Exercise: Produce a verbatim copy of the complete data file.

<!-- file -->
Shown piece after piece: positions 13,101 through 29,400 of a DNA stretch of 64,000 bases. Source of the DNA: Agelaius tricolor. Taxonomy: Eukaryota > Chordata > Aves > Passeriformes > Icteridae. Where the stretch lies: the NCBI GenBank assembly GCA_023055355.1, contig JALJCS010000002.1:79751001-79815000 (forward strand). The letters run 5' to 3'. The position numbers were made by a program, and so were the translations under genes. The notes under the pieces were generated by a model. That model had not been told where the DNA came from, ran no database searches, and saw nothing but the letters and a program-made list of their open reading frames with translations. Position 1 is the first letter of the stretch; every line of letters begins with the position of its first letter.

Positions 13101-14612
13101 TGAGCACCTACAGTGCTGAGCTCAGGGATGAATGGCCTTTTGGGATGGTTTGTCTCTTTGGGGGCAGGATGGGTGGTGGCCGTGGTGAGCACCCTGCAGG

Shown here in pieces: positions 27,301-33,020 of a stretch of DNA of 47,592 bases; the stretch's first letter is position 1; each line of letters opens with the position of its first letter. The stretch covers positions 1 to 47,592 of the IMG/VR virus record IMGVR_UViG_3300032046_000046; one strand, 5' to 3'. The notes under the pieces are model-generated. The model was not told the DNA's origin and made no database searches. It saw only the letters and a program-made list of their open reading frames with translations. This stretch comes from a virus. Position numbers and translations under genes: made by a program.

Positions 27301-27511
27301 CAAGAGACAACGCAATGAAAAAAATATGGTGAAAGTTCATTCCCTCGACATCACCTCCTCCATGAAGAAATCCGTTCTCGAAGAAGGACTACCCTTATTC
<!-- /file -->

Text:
Shown piece after piece: positions 13,101 through 29,400 of a DNA stretch of 64,000 bases. Source of the DNA: Agelaius tricolor. Taxonomy: Eukaryota > Chordata > Aves > Passeriformes > Icteridae. Where the stretch lies: the NCBI GenBank assembly GCA_023055355.1, contig JALJCS010000002.1:79751001-79815000 (forward strand). The letters run 5' to 3'. The position numbers were made by a program, and so were the translations under genes. The notes under the pieces were generated by a model. That model had not been told where the DNA came from, ran no database searches, and saw nothing but the letters and a program-made list of their open reading frames with translations. Position 1 is the first letter of the stretch; every line of letters begins with the position of its first letter.

Positions 13101-14612
13101 TGAGCACCTACAGTGCTGAGCTCAGGGATGAATGGCCTTTTGGGATGGTTTGTCTCTTTGGGGGCAGGATGGGTGGTGGCCGTGGTGAGCACCCTGCAGG

Shown here in pieces: positions 27,301-33,020 of a stretch of DNA of 47,592 bases; the stretch's first letter is position 1; each line of letters opens with the position of its first letter. The stretch covers positions 1 to 47,592 of the IMG/VR virus record IMGVR_UViG_3300032046_000046; one strand, 5' to 3'. The notes under the pieces are model-generated. The model was not told the DNA's origin and made no database searches. It saw only the letters and a program-made list of their open reading frames with translations. This stretch comes from a virus. Position numbers and translations under genes: made by a program.

Positions 27301-27511
27301 CAAGAGACAACGCAATGAAAAAAATATGGTGAAAGTTCATTCCCTCGACATCACCTCCTCCATGAAGAAATCCGTTCTCGAAGAAGGACTACCCTTATTC